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I once wired a blue light to the top of a policemans helmet (carrying batteries in satchel with a wire running down my back) dressed only in a run-around-emu costume ala Bernie Clifton - does that count?
medicdog Offline
#11 Posted : 23 August 2011 15:58:32(UTC)
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Now THAT I would like to see!
newbiemedic Offline
#12 Posted : 25 August 2011 14:46:18(UTC)
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Mph..... At this, the vehicles being taxed as ambulances, does this then mean, that the NHS rrv cars, with no strecher capacity, motorcycles and incident command vehicles for ambulance service, are illegal? Not just the smaller PAS......
ginge
IHCDTech Offline
#13 Posted : 25 August 2011 15:41:38(UTC)
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Originally Posted by: newbiemedic Go to Quoted Post
Mph..... At this, the vehicles being taxed as ambulances, does this then mean, that the NHS rrv cars, with no strecher capacity, motorcycles and incident command vehicles for ambulance service, are illegal? Not just the smaller PAS......

ginge




Newbiemedic, they use a separate classification of NHS Vehicle.  I did notice one PAS with "NHS Vehicle" on their tax disc despite the vehicle not being owned by the NHS!  I believe they hoodwinked the DVLA office with their NHS Contractor status.
newbiemedic Offline
#14 Posted : 25 August 2011 15:59:36(UTC)
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Tech,
Thanks for that. When I got hold of the DVLA a few weeks back, (having seen at St Georges tooting, a hospital courier vehicle with NHS VEHICLE on the vel) with regards to the above, they stated that it was a real vel, but may only be used on hospital business etc. Whereas ambulance, VAS/PAS and NHS must have AMBULANCE on their vel.
Who owns/operates them, is irrelevant.

So with a PAS response car, an NHS response car and a VAS response car, all lined up together, with no patient carrying capability, all taxed as an ambulance, which one is breaking the law?

I have another email somewhere, that pertains to this, I will dig it out.

Ginge
newbiemedic Offline
#15 Posted : 25 August 2011 16:12:30(UTC)
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Ok, sorry for the double post......

Following the judgement last year at the High Court of Lord-Castle v Director of Public Prosecutions (23 January 2009) - more details below - In which Lord Justice Baker and Justice Maddison ruled that under the Road Vehicle Lighting Regulations and Road Vehicles (construction and use) regulations no vehicle which cannot carry a stretcher patient can legally fit blue lights or sirens to their vehicle with the exemption of 'ambulance purposes',
 

Further information on high court case:

http://www.bailii.org/ew...es/EWHC/QB/2009/87.html

 

http://www.criminallawan...-to-be-an-ambulance.html
PrivAmb Offline
#16 Posted : 26 August 2011 01:05:08(UTC)
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The well recited issues are;

1) a vehicle can claim zero rate exise licence if it is an ambulance - a vehicle constructed or adapted and used for no other purpose etc as describedf in the vehicle excise regulations - the only piece of law that defines an ambulance.

2 ) Any vehicle used by the NHS that does not fit that description can claim zero rate excise if it is taxed as an NHSV

3) A vehicle is exempt from the speed limit, red lights, keep left bollards etc if it is being used for ambulance purposes. This includes civillians using their own cars to transport seriously ill people to hospital. Ambulance purposes does not mean an ambulance, hence why motorcycles and cars can claim the ambulance purposes exemption.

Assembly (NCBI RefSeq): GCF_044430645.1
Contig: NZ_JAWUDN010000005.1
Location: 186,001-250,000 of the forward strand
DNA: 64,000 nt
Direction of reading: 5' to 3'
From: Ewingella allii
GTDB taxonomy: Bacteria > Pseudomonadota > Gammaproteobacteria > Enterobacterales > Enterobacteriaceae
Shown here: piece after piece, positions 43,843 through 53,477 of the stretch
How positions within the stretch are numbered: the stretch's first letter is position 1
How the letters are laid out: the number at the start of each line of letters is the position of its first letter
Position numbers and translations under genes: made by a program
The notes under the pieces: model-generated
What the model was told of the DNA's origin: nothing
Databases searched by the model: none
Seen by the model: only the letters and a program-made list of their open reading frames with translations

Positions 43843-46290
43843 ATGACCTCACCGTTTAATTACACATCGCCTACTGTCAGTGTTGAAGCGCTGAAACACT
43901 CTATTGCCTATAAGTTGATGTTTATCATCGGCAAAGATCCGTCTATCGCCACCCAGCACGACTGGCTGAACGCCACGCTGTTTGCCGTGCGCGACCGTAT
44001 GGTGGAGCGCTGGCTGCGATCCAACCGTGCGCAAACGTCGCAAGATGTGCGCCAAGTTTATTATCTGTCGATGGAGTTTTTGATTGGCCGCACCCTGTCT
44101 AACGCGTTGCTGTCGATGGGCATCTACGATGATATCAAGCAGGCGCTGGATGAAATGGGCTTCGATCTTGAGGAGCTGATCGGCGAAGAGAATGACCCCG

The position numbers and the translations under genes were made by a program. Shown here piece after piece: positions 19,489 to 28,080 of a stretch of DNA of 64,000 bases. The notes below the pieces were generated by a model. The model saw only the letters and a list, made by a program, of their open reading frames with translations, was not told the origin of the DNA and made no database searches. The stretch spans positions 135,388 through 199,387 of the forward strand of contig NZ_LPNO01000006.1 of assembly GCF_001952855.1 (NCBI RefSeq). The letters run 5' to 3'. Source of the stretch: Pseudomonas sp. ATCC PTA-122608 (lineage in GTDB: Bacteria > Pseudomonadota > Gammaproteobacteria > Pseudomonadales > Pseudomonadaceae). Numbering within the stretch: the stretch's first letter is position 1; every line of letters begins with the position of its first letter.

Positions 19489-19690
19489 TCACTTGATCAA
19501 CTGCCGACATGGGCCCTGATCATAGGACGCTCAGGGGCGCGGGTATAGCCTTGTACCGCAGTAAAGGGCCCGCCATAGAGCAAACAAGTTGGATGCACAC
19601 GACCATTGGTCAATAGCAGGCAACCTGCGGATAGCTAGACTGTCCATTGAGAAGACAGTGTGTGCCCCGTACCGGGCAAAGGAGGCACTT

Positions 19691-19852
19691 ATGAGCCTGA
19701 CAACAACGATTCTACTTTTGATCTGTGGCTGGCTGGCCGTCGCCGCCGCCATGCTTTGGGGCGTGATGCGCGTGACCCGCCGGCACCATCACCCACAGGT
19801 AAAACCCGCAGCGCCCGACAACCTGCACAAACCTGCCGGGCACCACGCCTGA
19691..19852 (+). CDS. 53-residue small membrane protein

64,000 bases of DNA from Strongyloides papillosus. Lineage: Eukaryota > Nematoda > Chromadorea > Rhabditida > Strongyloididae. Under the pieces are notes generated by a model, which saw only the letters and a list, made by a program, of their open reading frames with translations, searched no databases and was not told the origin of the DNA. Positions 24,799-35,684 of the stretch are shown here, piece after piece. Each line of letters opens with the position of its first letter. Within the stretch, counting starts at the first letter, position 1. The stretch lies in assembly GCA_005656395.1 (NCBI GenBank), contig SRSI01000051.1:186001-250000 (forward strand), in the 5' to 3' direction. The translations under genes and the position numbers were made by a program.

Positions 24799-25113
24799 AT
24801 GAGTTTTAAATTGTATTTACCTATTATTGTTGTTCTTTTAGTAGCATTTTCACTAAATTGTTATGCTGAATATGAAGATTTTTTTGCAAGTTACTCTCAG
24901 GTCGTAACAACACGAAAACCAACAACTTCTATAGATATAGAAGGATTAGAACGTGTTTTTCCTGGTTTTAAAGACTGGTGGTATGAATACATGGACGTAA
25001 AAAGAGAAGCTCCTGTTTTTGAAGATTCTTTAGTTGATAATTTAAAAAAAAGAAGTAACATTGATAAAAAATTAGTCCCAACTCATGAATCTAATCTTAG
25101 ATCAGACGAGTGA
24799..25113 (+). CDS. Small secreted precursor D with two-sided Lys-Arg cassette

4) A vehicle being used for ambulance purposes is entitled to have a siren fitted. Points three and four apply to staff responders and ambulance officers using their own or lease cars for responding either on duty or on call

5) The law does not differentiate between NHS, private, volunteer or military ambulances.

6) There is no specific offence of blue light misuse. Any vehicle which is an ambulance or used for ambulance purposes is entitled to have one fitted. It is an offence to fit a special warning lamp or something that resembles a special warning lamp on any vehicle not meeting description in the list in the Road Vehicles Lighting Regulations.

Hope that this assists to clarify. The case linked demonstrated that for a vehicle other than an ambulance to be held to be used for ambulance purposes, then it must at that time be carrying equipment that would make it operational for those purposes - ie a first aid kit and a ladder does not meet the threshhold test. If you also google the name of the defendant, you will see that he was a complete fantasist and deserved to be convicted.
newbiemedic Offline
#17 Posted : 26 August 2011 08:25:54(UTC)
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"The unsuccessful appellant in this case had previously run an organization providing vehicular services to the NHS, and was a member of the British Ambulance Association who had also inspected his vehicle. He had attended many accidents as a “good Samaritan”, and the police in attendance had been grateful for his help on previous occasions. It is submitted that while the court's interpretation of “ambulance purposes” improved upon the very narrow formula of the District Judge, *****the prevention of some vehicles used for purposes associated with the treatment of injured personsz at accident scenes from carrying this type of blue light or siren because they do not convey the sick or injured as opposed to treat them with first-aid may be an unfortunate decision.***** It is not to dramatize the matter to recognize that if limitations are unnecessarily placed on small organizations or private individuals from operating vehicles capable of use for ambulance purposes the effect could be to prevent them from helping to save lives. The judgment does however leave the potential for dual-purpose vehicles to be fitted with lights and sirens where they also have the physical potential to transport a person on a stretcher."